This composite photo provided by Yonhap News TV shows South Korean President Moon Jae-in (L) and Japanese Prime Minister Yoshihide Suga. (Yonhap News TV)
SEOUL/TOKYO -- President Moon Jae-in has decided not to visit Japan this week, as no satisfactory accomplishment is expected in proposed summit talks, Cheong Wa Dae announced Monday.
Moon had considered a trip to Tokyo for the opening ceremony of the Olympic Games on Friday. South Korea and Japan had consultations on the possibility of holding the first face-to-face summit between Moon and Prime Minister Yoshihide Suga on the occasion.
The two sides "had meaningful discussions on progress regarding historical issues and future-oriented cooperation," according to Cheong Wa Dae.
Although the consultations produced a "significant level" of mutual understanding, the extent of the progress was deemed "still insufficient" to indicate an accomplishment at the summit talks, the office said.
In addition, various other situations have been comprehensively considered for the decision, it added.
Moon's office expressed hope that Japan will host the Olympics, a festival of peace for people around the world, safely and successfully.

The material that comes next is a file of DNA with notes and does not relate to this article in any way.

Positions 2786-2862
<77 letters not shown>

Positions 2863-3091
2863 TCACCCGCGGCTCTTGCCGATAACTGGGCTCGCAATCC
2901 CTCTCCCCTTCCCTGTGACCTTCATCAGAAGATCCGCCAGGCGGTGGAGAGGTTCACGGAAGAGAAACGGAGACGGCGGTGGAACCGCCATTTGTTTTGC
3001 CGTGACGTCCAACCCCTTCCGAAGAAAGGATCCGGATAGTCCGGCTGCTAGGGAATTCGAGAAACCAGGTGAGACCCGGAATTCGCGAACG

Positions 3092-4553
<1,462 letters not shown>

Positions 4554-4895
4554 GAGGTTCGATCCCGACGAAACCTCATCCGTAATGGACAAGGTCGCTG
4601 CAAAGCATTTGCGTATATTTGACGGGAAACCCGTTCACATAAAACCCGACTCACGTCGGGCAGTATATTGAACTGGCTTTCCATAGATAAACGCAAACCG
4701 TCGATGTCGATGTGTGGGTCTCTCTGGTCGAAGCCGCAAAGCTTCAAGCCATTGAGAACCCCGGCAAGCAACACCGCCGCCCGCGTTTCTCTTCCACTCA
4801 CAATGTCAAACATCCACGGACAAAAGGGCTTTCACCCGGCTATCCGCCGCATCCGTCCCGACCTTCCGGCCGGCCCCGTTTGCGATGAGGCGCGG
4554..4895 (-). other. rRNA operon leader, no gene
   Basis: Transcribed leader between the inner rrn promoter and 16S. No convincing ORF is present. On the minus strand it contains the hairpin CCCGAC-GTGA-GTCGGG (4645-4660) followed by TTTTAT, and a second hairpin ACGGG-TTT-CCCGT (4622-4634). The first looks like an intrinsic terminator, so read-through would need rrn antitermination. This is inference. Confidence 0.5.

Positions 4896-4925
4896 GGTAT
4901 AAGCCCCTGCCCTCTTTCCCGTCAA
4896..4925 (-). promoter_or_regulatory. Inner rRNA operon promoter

Earlier in the day, a senior Cheong Wa Dae official cited an "obstacle" that emerged in the last phase of preparatory talks, apparently referring to inappropriate comments made by a high-level Japanese diplomat here against Moon.
Hirohisa Soma, deputy chief of mission at the Japanese Embassy, reportedly told a South Korean reporter that Moon's diplomatic efforts with Japan are tantamount to "masturbating." He was quoted as saying that Japan "does not have the time to care so much about the relationship between the two countries as South Korea thinks."
Opinion polls show that many South Koreans are opposed to Moon making a trip to Tokyo to attend the ceremony slated for Friday.
Cheong Wa Dae has openly set a guarantee of making meaningful accomplishments in summit talks a precondition for Moon's possible trip to Japan. Seoul is seeking a resolution to longstanding disputes over shared history and Tokyo's unilateral export curbs launched in 2019.
Relations between the neighboring countries have remained at a low point due primarily to the thorny issue of compensating Korean victims of forced labor and sexual enslavement by Japan during its colonial rule from 1910-45.
US President Joe Biden's administration has been pushing to bring the two Asian allies closer for stronger trilateral cooperation in the region. (Yonhap)